African Anthropology Seminar: Divine Fuh “The Android generation: youth imagination and precarity in Cameroon”
Divine Fuh, Lecturer at the Department of Social Anthropology, University of Cape Town, will deliver the lecture “The Android generation: youth imagination and precarity in Cameroon”.
The seminar is open to all, including bachelor and master students. No registration is required. After the seminar, drinks and snacks will be served in our lunchroom. We will go for dinner, or just drinks, at Lorry Restaurant, Parkveien 12, at 18:00. Everybody is welcome to join at their own expense.
In this paper, I use the notion of "android” to explore the ways in which young people in a specific location in Cameroon take advantage of the resources available to them to imagine and build stable futures for both themselves and their communities. I take my cue from the flexibility and myriad opportunities offered by the Android operating system to try to understand how youth in African cities cope with the many challenges that the weakness of the state, the economy and the many aspects of the on-going processes of globalisation provokes. My interest lies in the ways in which young people in Old Town, an underprivileged neighbourhood in Bamenda, Cameroon take advantage of the resources available to them within a youth group to make a difference (or not) for themselves and their community. My research builds upon an emerging body of literature, which approaches youth as civic agents actively involved in imagining and creating alternative possibilities for themselves and their community. Among the members of the Ntambag Brothers association, success is not only accomplished through the acquisition and accumulation of material wealth, but most importantly through the ability to demonstrate imagination and inventiveness – a capacity to dream. This paper therefore explores how urban youth develop new modes of agency that allows them to maintain an active attitude despite the permanent difficulties of finding a place in a society that apparently does not have one for them.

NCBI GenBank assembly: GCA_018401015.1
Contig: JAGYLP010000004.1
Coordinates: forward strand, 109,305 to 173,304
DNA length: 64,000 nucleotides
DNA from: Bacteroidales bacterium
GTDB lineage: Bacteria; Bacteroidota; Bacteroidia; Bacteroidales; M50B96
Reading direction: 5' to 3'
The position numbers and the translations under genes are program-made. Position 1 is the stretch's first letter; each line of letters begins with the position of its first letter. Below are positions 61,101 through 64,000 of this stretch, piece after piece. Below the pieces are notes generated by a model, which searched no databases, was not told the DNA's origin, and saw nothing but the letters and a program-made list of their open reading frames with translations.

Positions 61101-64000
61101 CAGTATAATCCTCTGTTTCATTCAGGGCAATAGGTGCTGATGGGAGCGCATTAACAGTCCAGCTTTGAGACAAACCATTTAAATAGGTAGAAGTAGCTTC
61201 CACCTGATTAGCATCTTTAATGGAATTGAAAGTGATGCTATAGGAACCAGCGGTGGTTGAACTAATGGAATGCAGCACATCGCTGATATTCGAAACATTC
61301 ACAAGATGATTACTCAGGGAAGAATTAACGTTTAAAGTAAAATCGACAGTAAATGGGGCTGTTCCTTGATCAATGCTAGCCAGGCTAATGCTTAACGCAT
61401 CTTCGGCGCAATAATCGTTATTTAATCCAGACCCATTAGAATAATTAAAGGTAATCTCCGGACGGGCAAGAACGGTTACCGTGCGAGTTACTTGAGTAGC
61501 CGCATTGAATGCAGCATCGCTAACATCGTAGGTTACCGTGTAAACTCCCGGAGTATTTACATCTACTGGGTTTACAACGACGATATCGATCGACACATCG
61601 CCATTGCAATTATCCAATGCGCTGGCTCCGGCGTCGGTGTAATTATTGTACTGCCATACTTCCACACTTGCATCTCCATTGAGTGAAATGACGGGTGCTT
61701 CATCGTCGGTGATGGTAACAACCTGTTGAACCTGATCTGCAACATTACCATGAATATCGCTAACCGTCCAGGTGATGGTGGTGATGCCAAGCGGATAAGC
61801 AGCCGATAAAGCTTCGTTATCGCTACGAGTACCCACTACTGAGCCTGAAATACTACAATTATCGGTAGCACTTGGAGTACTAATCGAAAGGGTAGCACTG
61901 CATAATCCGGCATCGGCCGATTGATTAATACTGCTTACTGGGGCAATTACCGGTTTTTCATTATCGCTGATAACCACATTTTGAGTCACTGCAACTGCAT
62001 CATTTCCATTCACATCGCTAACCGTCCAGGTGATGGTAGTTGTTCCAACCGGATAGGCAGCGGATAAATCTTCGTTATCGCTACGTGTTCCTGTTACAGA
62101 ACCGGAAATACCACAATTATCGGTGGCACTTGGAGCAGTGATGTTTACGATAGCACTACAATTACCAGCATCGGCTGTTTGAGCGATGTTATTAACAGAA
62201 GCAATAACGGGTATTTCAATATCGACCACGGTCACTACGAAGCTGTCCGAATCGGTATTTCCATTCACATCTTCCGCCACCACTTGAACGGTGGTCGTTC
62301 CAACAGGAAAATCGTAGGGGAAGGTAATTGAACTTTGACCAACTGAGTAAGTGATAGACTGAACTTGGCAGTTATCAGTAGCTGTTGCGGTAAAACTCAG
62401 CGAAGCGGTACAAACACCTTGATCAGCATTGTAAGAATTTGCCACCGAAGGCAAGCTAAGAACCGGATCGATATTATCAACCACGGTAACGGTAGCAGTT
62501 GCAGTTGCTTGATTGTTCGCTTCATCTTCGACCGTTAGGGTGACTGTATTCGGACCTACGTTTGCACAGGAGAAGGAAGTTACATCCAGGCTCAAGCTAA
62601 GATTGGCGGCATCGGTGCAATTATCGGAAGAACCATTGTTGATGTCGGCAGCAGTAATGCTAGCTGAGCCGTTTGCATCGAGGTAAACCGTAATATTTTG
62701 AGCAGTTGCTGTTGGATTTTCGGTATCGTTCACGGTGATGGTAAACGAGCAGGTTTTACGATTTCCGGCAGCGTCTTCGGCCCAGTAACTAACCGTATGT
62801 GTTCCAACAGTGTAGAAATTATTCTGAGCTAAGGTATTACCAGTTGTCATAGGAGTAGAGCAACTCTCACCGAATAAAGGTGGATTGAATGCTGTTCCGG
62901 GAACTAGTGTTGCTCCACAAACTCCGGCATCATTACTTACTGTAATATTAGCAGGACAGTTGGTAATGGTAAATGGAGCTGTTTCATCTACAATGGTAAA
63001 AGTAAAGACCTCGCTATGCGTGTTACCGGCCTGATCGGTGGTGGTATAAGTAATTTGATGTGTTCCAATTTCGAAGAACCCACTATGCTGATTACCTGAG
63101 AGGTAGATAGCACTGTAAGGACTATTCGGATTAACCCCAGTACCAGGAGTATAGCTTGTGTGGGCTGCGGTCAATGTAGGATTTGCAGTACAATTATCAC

Divine Fuh joined the University of Cape Town in 2012 from the University of Basel in Switzerland where he was a senior researcher/lecturer in the Chair for Research and Methodology, Institute for Sociology. Fuh coordinates the Research Group “Fixing the City”, with research interests in youth, aspirations, precarity, agency, entrepreneurship, financial inclusion, popular culture and sustainability. His research examines the ways in which people seek ways of ‘smiling’ in the midst of ‘suffering’ with specific interests in cities, precarity/uncertainty, agency and the quest for stability and human dignity – critically examining aspirations, hope, happiness and becoming. His current publications on youth and upcoming books engage with the basic question of how youth in African cities cope with the many challenges that the weakness of the state, the economy and the many aspects of the on-going processes of globalisation provokes. It explores how urban youth develop new modes of agency that allows them to maintain an active attitude despite the permanent difficulties of finding a place in a society that apparently does not have one for them. He holds a B.Sc. (Honours) in Journalism & Mass Communication, and Political Science from the University of Buea in Cameroon, MA in Development Studies from the University of Botswana, and a Ph.D. in Social Anthropology from the University of Basel in Switzerland. He has taught at the Universities of Basel in Switzerland, Western Cape and Stellenbosch in South Africa, Brasilia in Brazil, and the University of Tokyo in Japan. He has been a visiting fellow at the Centre for Modern Oriental Studies in Berlin, Germany, and the African Studies Centre in Leiden, the Netherlands. He is member of the Future Water Institute at the University of Cape Town.